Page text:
In this article you will learn about common branch types of Git repositories with production codebases and how to properly manage them. It is assumed that you have basic understanding what a version control system (VCS) is and are familiar with concepts of repositories and branches. In the article we will consider Git VCS, but the following guidelines may be also applied to other VCSs.
The master branch
Every Git repository has a primary branch, it is usually called "master". While this branch can be renamed, in practice it is rarely done.
The master branch is created upon initialization of new repository. There is always only one primary branch (master) in a repository, and it remains throughout all codebase lifecycle.
The master branch contains a latest stable version of the codebase. No direct changes (commits) are made into this branch. The master branch is updated only by merging the staging branch into itself.
Since the master branch contains a latest stable version of the codebase, it is used as a source endpoint for production deployment of the codebase. Automatic continuous deployment pipeline may be configured for the master branch so new production deployment action is triggered on every merging with the staging branch.
The staging branch
The staging branch is used as a buffer between development branches and the master branch.
The staging branch is created by branching from the master branch. It is usually done once a stable version emerges in the master branch. Once created, the staging branch remains throughout entire lifecycle of the codebase and is the only branch of its type.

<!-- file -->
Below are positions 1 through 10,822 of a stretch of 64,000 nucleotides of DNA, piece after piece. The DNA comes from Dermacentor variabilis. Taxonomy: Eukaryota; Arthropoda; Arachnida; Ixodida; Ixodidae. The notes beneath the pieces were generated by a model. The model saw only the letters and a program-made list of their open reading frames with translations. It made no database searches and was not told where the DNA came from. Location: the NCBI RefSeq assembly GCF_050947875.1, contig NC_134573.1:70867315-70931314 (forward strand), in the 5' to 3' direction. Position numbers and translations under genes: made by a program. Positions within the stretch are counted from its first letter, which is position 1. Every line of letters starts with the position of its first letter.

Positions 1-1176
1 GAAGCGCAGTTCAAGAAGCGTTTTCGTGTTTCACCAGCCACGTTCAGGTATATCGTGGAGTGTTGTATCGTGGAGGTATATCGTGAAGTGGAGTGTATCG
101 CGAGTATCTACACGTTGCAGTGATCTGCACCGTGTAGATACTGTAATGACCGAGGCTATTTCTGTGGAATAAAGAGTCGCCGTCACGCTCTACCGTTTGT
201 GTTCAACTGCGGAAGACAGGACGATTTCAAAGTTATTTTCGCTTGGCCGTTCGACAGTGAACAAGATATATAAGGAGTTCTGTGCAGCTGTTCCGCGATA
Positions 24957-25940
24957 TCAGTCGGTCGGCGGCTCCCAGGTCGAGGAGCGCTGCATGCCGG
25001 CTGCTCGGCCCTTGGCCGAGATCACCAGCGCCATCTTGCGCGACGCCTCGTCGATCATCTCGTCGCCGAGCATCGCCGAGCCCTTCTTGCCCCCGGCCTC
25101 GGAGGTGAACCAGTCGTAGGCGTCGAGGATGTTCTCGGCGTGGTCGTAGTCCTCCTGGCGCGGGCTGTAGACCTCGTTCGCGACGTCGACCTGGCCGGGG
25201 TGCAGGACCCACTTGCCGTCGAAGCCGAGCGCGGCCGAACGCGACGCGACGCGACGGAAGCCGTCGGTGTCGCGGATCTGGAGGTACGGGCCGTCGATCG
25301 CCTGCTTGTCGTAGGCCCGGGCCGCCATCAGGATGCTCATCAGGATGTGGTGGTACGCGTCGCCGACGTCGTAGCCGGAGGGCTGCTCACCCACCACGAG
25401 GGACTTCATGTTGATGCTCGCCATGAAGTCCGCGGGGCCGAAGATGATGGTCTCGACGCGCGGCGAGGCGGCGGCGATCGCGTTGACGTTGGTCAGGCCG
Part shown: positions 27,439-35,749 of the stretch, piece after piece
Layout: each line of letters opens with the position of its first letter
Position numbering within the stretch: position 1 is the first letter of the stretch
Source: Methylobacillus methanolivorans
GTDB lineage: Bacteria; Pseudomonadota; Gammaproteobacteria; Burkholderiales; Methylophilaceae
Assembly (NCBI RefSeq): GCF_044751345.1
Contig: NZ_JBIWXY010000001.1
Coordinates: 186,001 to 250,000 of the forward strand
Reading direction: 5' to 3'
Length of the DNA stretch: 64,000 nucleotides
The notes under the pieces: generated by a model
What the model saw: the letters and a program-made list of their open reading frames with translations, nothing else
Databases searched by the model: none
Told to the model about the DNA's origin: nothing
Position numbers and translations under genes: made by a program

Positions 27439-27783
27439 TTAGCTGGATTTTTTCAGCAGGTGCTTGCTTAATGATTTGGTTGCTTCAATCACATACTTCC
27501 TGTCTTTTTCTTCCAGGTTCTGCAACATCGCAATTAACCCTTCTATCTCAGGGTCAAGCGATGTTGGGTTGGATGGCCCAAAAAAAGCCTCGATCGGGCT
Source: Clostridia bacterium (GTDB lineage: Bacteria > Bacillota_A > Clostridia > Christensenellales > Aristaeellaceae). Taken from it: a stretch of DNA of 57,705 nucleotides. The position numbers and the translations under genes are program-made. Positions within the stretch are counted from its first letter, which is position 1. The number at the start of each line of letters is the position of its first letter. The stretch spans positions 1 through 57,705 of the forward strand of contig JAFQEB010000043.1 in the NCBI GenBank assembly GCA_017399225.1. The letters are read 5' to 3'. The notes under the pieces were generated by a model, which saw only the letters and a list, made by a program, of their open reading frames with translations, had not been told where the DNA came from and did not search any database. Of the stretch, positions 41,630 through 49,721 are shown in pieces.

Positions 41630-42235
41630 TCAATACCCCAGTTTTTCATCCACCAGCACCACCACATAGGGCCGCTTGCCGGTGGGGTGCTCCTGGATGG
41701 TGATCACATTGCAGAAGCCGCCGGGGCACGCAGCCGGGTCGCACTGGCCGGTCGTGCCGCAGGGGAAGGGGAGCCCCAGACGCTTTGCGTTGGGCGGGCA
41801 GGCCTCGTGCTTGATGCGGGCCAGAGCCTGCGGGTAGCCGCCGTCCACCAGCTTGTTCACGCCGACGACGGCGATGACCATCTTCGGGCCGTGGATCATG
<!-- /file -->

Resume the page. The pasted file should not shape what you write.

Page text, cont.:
The staging branch contains a latest unstable version of the codebase. It is updated by merging development branches into itself. No direct changes (commits) are made into the staging branch.
If there is a staging deployment of the codebase, then the staging branch is used as a source endpoint for the deployment. Usually an automatic CI/CD pipeline is configured for the staging branch so on every merging with a development branch functional tests are run and upon passing a new staging deployment action is triggered.
A development branch contains a development version of the codebase, i.e. a new feature is being developed on top of the stable version within the branch.
New development branch is created by branching from the master branch, practically making a copy of the stable version before development. Usually a branch is called by name of new feature to be developed. There may be zero to various development branches within a repository.
Developer(-s) of new feature are working within a development branch, thus making direct changes (commits) to the branch and deploying code of the branch on their local hosts (aka development deployment).
Development process lasts until the feature is implemented according to requirements and all functional tests (new and existing) are passed. After that, the branch is merged into the staging branch triggering further CI/CD actions.
When all automated tests are passed and the codebase with newly created feature is successfully deployed to the staging environment, the codebase version is considered as stable. Therefore, the staging branch is merged into the master branch, thus adopting the new feature. Upon that the development branch is deleted.
If during development of a feature the master branch has updated, all existing development branches must merge current master branch into themselves. If such merging causes new functional tests to break, they must be fixed by the feature developer(-s) to keep the development branch up-to-date with the stable version.
The VCS branch management guidelines described above may be applied differently in some repositories due to nature of their codebases. The guidelines may be simplified for small projects, and for some projects they may not be applicable in general.